781 F2d 1569 Caster v. H Hennessey

781 F.2d 1569

4 Fed.R.Serv.3d 949

Paul CASTER, Plaintiff-Appellant,
Thomas H. HENNESSEY and St. Mary's Hospital, Defendants-Appellees.

No. 85-5606

Non-Argument Calendar.

United States Court of Appeals,
Eleventh Circuit.

Feb. 14, 1986.

Steven M. Kramer, Philadelphia, Pa., for plaintiff-appellant.

David Crow, West Palm Beach, Fla., for defendant-appellee.

Rosemary Cooney, West Palm Beach, Fla., for St. Mary's Hosp.

Appeal from the United States District Court for the Southern District of Florida.

Before GODBOLD, Chief Judge, HILL and ANDERSON, Circuit Judges.


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Appellant commenced a defamation action based on allegedly libelous statements contained in his personnel record which were published to prospective employers. The complaint contained a copy of the allegedly libelous material but stated only general information as to its publication. The district court ordered appellant to file an amended complaint within fifteen days, to specifically name and identify the individuals to whom the material was published and the dates of publication. Appellant filed an amended complaint listing several persons and varying time periods, ranging from one month to four years, during which the material was published. The district court dismissed appellant's complaint because he failed to set forth specific allegations to support his claim under Florida law and the amended complaint was not filed within the prescribed time period.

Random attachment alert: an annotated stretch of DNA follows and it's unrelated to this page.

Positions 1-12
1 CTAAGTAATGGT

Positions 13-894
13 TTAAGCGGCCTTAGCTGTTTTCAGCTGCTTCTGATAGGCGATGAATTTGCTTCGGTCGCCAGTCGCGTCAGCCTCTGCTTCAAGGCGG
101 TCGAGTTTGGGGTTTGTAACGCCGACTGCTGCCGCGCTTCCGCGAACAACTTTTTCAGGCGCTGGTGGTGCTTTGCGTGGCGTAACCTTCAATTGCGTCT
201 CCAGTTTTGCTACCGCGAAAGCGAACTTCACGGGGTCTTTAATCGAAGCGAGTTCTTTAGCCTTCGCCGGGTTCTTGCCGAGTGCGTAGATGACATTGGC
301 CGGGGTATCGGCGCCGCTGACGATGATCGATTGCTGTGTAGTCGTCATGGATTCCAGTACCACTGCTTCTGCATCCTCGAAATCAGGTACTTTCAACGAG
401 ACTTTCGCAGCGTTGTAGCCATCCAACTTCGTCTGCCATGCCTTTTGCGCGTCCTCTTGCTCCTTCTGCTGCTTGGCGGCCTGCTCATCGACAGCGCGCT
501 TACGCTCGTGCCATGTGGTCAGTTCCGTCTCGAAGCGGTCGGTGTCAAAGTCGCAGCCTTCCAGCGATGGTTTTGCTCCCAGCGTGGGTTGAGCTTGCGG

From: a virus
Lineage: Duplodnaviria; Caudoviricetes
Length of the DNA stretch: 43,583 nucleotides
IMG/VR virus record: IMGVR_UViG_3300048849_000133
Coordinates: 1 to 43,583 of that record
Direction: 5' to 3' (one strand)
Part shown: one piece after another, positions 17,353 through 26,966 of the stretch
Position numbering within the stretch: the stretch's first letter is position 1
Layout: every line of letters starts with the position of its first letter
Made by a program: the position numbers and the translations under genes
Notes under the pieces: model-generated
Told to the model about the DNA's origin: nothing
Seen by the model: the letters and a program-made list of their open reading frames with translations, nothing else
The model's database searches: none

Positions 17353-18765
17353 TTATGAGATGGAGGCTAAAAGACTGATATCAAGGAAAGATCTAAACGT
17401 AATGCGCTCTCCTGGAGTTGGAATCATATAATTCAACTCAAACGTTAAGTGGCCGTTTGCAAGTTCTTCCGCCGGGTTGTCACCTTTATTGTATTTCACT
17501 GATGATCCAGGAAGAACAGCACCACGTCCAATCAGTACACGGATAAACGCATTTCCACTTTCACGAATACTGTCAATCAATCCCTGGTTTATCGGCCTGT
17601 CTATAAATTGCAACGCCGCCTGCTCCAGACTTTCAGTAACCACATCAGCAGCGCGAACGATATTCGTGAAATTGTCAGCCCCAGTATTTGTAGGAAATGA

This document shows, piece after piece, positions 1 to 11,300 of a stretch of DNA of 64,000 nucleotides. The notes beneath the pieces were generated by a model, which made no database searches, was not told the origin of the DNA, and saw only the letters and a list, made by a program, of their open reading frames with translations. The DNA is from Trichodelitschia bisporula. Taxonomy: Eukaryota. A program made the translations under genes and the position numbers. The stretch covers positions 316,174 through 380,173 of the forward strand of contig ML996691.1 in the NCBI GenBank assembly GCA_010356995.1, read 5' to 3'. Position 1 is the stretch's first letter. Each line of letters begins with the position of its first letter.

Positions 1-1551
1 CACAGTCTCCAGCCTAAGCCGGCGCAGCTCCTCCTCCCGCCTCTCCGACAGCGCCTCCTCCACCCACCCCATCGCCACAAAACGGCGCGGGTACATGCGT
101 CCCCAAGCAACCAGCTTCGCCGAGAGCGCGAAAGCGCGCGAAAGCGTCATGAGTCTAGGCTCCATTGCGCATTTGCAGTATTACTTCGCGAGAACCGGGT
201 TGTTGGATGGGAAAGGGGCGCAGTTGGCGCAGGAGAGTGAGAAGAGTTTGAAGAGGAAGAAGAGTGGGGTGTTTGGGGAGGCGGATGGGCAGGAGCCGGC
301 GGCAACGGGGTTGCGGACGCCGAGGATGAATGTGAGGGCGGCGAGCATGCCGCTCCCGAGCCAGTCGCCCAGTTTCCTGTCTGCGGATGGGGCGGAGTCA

Although Florida substantive law applies to this diversity action, Church of Scientology of California v. Cazares, 638 F.2d 1272, 1286 (5th Cir.1981), federal procedural law governs. Hanna v. Plumer, 380 U.S. 460, 465-474, 85 S.Ct. 1136, 1140-1145, 14 L.Ed.2d 8 (1965). While Florida requires, perhaps wisely, specific allegations of publication in the complaint, see e.g., Buckner v. Lower Florida Keys Hospital District, 403 So.2d 1025, 1027-28 (Fla.Dist.Ct.App.1981), cert. denied, 412 So.2d 463 (Fla.1982), Ocala Loan Co. v. Smith, 155 So.2d 711, 715-16 (Fla.Dist.Ct.App.1963), under Hanna a federal court need not adhere to a state's strict pleading requirements but should instead follow Fed.R.Civ.P. 8(a). 5 Wright, Miller & Kane, Federal Practice and Procedure: Civil Sec. 1245 (1985 Supp.). In contrast to Florida's strict pleading requirements, Fed.R.Civ.P. 8(a)(2), simply requires that a complaint must contain "a short and plain statement of the claim showing that the pleader is entitled to relief." This requirement means the complaint need only "give the defendant fair notice of what the plaintiff's claim is and the grounds upon which it rests." Conley v. Gibson, 355 U.S. 41, 47, 78 S.Ct. 99, 102, 2 L.Ed.2d 80 (1957). Appellant's original complaint satisfied this liberal pleading standard: the complaint reproduced the allegedly defamatory statement and generally described its publication, stating it was communicated to personnel within the defendant hospital and prospective employers. This statement of appellant's claim was sufficient to give the defendants fair notice of his claim and the basis therefore. Because the complaint was sufficient to satisfy Fed.R.Civ.P. 8(a), the district court erred in dismissing the complaint.